Sunday, February 14, 2010


It's hard to argue with success. This film made over $300M in theaters and even more on video, so there must be an audience for it. I would have assumed the audience to be in the single-digit age range, which was the age that I played with the toy, but I know a lot of my students went to see it.

There was a cartoon series with the same name, but I was too old to watch it when it was on, so I guess there's a nostalgia value for people who remember the series that ran in various incarnations between the mid 80s and 90s, similar to the Transformers. I was too old to play with the toys or watch the show when it was on. But for kids currently in their 20s there must be an appeal.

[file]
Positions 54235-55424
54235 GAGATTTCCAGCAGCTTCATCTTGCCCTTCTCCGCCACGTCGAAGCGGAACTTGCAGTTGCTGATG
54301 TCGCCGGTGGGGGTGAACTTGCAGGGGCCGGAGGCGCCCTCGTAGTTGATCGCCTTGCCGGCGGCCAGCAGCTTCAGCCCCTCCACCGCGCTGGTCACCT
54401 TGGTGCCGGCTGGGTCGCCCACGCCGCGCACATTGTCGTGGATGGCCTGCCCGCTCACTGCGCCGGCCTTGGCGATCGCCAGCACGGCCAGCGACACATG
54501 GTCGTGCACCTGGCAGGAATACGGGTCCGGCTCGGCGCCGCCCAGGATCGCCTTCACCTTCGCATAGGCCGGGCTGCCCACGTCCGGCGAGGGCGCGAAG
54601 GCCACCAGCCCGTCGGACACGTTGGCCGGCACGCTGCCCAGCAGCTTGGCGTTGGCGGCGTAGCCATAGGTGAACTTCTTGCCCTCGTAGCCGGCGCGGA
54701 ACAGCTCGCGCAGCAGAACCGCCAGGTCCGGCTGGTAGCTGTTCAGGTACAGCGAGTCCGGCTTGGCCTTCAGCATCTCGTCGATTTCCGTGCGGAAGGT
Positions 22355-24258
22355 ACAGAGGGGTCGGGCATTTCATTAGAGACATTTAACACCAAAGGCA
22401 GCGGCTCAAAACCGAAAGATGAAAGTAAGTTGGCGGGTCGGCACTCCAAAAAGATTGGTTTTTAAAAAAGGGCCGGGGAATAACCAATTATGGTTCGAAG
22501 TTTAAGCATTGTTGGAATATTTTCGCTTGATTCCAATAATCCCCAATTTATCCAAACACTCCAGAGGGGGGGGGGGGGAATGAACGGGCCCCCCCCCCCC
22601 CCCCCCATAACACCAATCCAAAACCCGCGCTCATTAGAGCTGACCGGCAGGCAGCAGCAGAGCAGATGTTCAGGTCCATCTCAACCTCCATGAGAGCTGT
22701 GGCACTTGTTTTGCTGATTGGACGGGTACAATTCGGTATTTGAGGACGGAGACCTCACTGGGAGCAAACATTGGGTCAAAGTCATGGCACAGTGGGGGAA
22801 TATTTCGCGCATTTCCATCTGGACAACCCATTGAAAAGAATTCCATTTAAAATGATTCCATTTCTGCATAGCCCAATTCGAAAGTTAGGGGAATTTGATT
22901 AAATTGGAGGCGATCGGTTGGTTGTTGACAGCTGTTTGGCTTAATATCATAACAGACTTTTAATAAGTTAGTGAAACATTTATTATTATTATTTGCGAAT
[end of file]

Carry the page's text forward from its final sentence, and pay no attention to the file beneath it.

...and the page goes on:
The movie had a decent script idea with a lot of funny pseudo-science, and a few funny references to the real world toy and shows. But this is not at all my style of movie. The huge amount of ADR in the film betrays script problems that appear to have been fixed with a lot of off-camera dialogue.

However, some nice casting raises the value of the film considerably, Randy Quaid, Marlon Wayons and Jonathan Pryce are good. Uncredited cameos are always a bonus as well. The movie did have a lot of nice sound design work in it, and I love Alan Silvestri's work. But I think I was just born too late to like this movie.

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